Shostakovich’s Seventh Symphony, the improbable circumstances of its composition and first Leningrad performance in August 1942, is well known from the extensive, and still growing, literature on the composer. But Brian Moynahan’s book is the first to my knowledge — in English at least — to interweave these narratives to any significantly detailed extent. Moynahan is not a musician, and this is not really a book about music. It’s about an event which symbolises and personalises a history that, en gros, is virtually beyond our comprehension — those of us who live peaceful, well-fed, well-warmed, secure lives in a free society unmenaced by tanks on the one hand or secret police on the other. The technique, if not the scale, is Tolstoyan. Moynahan’s narrative frame — his Borodino — is the German invasion itself, the first part of the…

Lev Yudin - Biography

Painter, graphic artist, sculptor, illustrator, designer. Cousin of the pianist Maria Yudina (1899–1970). Born in Vitebsk in the family of a salt-mining agent called Alexander Yudin (1903). Learnt the art of cutting silhouettes from his mother. Studied under Vera Yermolaeva, Kazimir Malevich, Janis Tilbergs and David Jakerson at the Vitebsk School of Art (1919–22). Member of UNOVIS (1920). Decorated trams, buildings and the streets of Vitebsk and Smolensk on Communist holidays (1920–21). Accompanied Kazimir Malevich and a group of other students to Petrograd (1922). Studied at the VKhUTEIN in Petrograd (1922–23). Worked under Kazimir Malevich at the formal and theoretical department of the Institute of Artistic Culture (1923–26) and the Institute of the History of the Arts (1926–27). Member of the Group of Painterly-Plastic Realism, which met at his room in a wooden house on Shamshev Street on the Petrograd Side and at Vera Yermolaeva’s apartment on the 10th Line of Vasilyevsky Island…

Tatiana Nikolayeva talks about Shostakovich

Anna Akhmatova: In every day there...

In every day there is such A murky and irksome hour. I speak loudly to melancholy, Not having opened my sleepy eyes. And it pulsates like blood, Like the sigh of warmth, Like happy love, Smart and evil.
Poem from Plantain (1921)
Translated by Ljubov V. Kuchkina

Rachmaninoff Documentary - The Harvest Of Sorrow

Documentary about the life story of Sergei Rachmaninoff through the use of home movies, concert footage, and interviews. Valery Gergiev as narrator and John Gielgud voices Rachmaninoff's diaries, directed by Tony Palmer.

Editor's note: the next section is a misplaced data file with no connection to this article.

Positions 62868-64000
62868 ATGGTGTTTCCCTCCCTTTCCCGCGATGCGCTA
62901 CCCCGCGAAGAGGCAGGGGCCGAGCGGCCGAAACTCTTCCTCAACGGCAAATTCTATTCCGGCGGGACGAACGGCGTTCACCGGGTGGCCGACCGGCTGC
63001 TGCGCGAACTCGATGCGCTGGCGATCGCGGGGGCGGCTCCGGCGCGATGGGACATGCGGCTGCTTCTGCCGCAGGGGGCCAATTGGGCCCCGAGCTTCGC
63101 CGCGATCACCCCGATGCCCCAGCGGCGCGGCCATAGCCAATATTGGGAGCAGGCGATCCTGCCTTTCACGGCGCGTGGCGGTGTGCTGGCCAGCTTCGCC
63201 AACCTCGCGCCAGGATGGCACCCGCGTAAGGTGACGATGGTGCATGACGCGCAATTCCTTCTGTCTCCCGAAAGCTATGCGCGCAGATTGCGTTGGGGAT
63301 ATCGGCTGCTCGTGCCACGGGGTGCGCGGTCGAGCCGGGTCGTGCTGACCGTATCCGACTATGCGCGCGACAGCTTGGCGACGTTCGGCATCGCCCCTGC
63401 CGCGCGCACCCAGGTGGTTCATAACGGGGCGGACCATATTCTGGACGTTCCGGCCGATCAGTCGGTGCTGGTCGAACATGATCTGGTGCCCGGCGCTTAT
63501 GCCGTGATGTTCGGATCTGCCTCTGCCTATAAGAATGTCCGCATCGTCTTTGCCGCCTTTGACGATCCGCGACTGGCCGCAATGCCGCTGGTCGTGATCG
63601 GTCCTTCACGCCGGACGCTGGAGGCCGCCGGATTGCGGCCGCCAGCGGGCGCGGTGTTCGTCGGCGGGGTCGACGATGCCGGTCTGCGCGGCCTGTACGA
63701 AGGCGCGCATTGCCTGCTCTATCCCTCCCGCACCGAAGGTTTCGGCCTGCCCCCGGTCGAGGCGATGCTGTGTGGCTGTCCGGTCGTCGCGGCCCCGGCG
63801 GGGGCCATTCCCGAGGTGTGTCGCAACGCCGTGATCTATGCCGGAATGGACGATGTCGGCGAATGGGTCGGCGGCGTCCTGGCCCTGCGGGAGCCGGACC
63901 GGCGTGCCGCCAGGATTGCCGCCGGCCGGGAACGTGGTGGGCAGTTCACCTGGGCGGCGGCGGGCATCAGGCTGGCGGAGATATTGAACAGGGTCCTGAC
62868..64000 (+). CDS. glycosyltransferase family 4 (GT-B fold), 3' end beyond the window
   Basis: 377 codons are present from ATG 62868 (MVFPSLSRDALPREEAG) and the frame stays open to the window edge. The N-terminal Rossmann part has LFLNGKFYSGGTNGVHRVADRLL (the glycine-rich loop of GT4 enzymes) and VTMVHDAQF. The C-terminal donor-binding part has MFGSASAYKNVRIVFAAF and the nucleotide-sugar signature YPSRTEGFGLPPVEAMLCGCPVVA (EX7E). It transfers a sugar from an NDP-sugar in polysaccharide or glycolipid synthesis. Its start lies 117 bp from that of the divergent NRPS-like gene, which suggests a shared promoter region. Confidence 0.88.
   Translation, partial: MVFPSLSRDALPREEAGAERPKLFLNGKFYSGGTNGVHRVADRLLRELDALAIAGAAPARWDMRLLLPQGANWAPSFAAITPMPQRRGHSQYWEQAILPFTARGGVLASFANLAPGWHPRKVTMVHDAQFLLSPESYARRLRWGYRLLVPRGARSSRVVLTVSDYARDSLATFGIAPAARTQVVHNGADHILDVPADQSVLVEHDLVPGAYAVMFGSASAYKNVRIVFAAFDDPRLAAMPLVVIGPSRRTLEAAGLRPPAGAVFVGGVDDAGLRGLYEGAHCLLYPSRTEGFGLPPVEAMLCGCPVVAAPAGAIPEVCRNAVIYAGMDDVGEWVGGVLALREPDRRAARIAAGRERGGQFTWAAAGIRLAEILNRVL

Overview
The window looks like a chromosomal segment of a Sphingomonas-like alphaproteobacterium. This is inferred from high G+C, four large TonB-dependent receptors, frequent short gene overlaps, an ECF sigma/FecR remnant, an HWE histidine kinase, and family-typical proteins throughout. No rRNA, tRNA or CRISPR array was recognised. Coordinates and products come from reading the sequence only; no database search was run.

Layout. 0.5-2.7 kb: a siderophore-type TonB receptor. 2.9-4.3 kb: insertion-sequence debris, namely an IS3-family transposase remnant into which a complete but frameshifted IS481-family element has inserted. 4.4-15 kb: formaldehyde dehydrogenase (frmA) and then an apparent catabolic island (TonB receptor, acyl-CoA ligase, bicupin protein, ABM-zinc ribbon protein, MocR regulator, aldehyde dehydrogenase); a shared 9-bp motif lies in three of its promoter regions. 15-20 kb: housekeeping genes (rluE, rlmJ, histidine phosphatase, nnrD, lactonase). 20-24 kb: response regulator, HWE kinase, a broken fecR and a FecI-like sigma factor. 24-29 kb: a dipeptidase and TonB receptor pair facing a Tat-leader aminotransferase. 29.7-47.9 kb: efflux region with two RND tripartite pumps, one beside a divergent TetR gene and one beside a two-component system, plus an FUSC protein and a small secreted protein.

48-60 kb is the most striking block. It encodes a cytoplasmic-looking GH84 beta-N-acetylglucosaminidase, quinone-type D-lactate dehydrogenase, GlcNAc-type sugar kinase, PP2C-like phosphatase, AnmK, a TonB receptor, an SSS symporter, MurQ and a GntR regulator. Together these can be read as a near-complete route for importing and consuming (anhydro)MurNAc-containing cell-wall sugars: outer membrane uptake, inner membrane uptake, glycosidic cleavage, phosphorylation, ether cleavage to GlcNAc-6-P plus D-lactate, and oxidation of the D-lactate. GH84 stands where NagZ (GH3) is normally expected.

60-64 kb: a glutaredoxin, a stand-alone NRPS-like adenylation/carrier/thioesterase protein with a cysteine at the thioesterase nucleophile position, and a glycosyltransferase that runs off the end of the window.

Ivan Kozlovsky: The man who refused to sing for Stalin

Ivan Kozlovsky (1900-1993) was a legendary opera tenor and a soloist at the Bolshoi Theater. He sang more than 50 operatic roles, and was particularly famed as Lensky in “Eugene Onegin,” Simpleton in “Boris Godunov,” and Berendey in “The Snow Maiden.”
Kozlovsky was probably more popular in the 1940s that the current pop stars today are. His fan base mostly comprised girls from families of modest means. These young ladies, who often lived in communal apartments, were pining for an opera singer. He was the symbol of everything beautiful in their life.

Another famed opera tenor of the time was Sergei Lemeshev, who also had numerous female admirers. The two singers' fans would wait for them in the street, crowd outside their homes, and attempt to get into their dressing rooms. They faithfully attended each of their idols' concerts and plays, and clashes between the two camps sparked up from time to time. Some even committed suicide over their unrequited love. Now that both singers ar…

Vlas Doroshevich What The Emperor Cannot Do, Tales and Legends of the Orient

These tales could be written by and for modern, rebellious “anti-establishment” youth of today. The anti-establishment feeling is probably universal, timeless, and starts with Adam and Eve. Whatever their subject, Doroshevich’s tales are unexpected, exciting, colorful, and tremendously readable. They are a mixture of fantasy, irony, and often despair, caused by the fact that between men in power living in the complete isolation of an “ivory tower” and the ordinary people there exists a corrupt bureaucracy – an “establishment.” Any effort by a man in power – an “Emperor of China” or a “Caliph” – is always thwarted by his own “establishment” created to execute his orders. The “Emperor” or “Caliph” are kept so far from reality by their own underlings that the most obvious solution of a problem often escapes them. Any chance for a better solution devised by the ruler himself or his corrupt “establishment” results in greater suffering of the very people the change was supposed to help.

Baryshnikov, still making artistic leaps

Who knew Baryshnikov was a theater kid?

Growing up in Riga, Latvia, little Misha was introduced to the world of drama by his culture-vulture mom, Alexandra. “When I was 5 or 6, my mother used to drag me around to the theater,” the world’s most celebrated living male ballet dancer is saying, as he settles into a chair in a conference room inside his Manhattan operational base, the Baryshnikov Arts Center.

At the Leningrad ballet school at which he trained, and where the intimations of his star power were noted early, “We were forced to read Russian plays: Turgenev and Gogol,” he explains in a heavy accent, still formidable nearly 40 years after his defection to the West. Theater tickets were dispensed to the students, “and I went every night when I was free.”

In his social connections, he gravitated to those who orated rather than pirouetted. “I was drawn more to the theater,” he says. I had friends who were actors, theater directors. My first girlfriend was an actress. They were more int…